He said these dumpsites were breeding grounds for mosquitoes, hence potentially becoming sources of malaria infection among the people. “These mosquitoes, would perhaps bite people who in turn will then come down with malaria.
“Flies consider these dumpsites as breeding ground, and we know they are implicated in the transmission of diarrheal and cholera,” he added.
He said the indirect impact of these dumpsites in Lagos could cause harm not only to the sewage systems, but contaminate Lagos State water, thereby leading to a more bigger problem of disease outbreaks in a larger scale. He said the situation could lead to contamination of ground water, surface water and the soil, and could potentially lead to death of millions of Lagosians.
While many Lagosians have complained of the stench emanating from these debris, Ogedengbe believes such stench could lead to air poison, thereby leading to respiratory problems. “It not only has the potential to damage the lungs, it could as well lead to death.
“These dirts often on their own, generate methane gas which is highly inflammable and could lead to fire outbreak. So there are so many harm associated with the manner in which Lagos State government, is presently managing wastes in the city.”
He called on the Ministry of Environment and other relevant agencies to as a matter of urgency come up with a lasting solution so that Lagosians will have a sense of safety, especially with regards to their health.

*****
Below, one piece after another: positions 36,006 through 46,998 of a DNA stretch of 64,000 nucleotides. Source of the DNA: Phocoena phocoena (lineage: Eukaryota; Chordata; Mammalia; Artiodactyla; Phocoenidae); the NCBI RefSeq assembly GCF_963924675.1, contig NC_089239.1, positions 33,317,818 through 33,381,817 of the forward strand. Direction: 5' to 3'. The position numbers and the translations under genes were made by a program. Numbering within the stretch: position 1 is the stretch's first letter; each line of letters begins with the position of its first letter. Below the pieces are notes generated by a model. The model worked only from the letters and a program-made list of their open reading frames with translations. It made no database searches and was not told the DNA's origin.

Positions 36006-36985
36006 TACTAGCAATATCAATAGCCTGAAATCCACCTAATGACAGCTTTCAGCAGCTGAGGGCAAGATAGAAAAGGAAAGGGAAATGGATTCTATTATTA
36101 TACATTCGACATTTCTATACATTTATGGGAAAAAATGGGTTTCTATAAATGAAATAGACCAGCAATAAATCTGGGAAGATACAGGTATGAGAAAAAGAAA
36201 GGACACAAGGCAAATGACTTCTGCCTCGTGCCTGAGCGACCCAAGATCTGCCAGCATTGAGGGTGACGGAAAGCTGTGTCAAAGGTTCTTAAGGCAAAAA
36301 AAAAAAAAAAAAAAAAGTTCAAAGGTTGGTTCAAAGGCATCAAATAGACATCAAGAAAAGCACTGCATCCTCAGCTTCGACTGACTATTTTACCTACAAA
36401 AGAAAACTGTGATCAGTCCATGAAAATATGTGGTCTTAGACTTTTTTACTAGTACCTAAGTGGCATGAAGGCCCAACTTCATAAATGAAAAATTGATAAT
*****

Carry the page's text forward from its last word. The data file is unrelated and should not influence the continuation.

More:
But how did the state come to this, considering that Lagos was relatively cleaner years ago. Did the Lagos State Government make a policy change that is presently playing out in the form of environmental summersault?
A senior staff of the Ministry of Environment provides a guide. He does not want his name in print because he was not authorised to speak.
He said the current dirts seen in Lagos, was because of sabotage from privately outsourced companies formerly involved in evacuation of debris across the state.
He said when the state government introduced the Cleaner Lagos Initiative (CLI), managed by Visions Cape, the aim has been for the firm to take over waste management in the state under a Public/Private Partnership (PPP) arrangement, an approach he said would truly make Lagos cleaner.
“But the Incorporated Trustees of the Association of Waste Managers of Nigeria, also known as Private Sector Participation (PSP) operators felt threatened. They made several efforts to stop the initiative. They even went to court. So what you have been seeing is a case of sabotage.
“But as I speak to you now, everything has been resolved. Cleaner Lagos Initiative has kicked off. In few weeks time no Lagosian will complain of debris anymore on the roads, their houses and market places,” he added.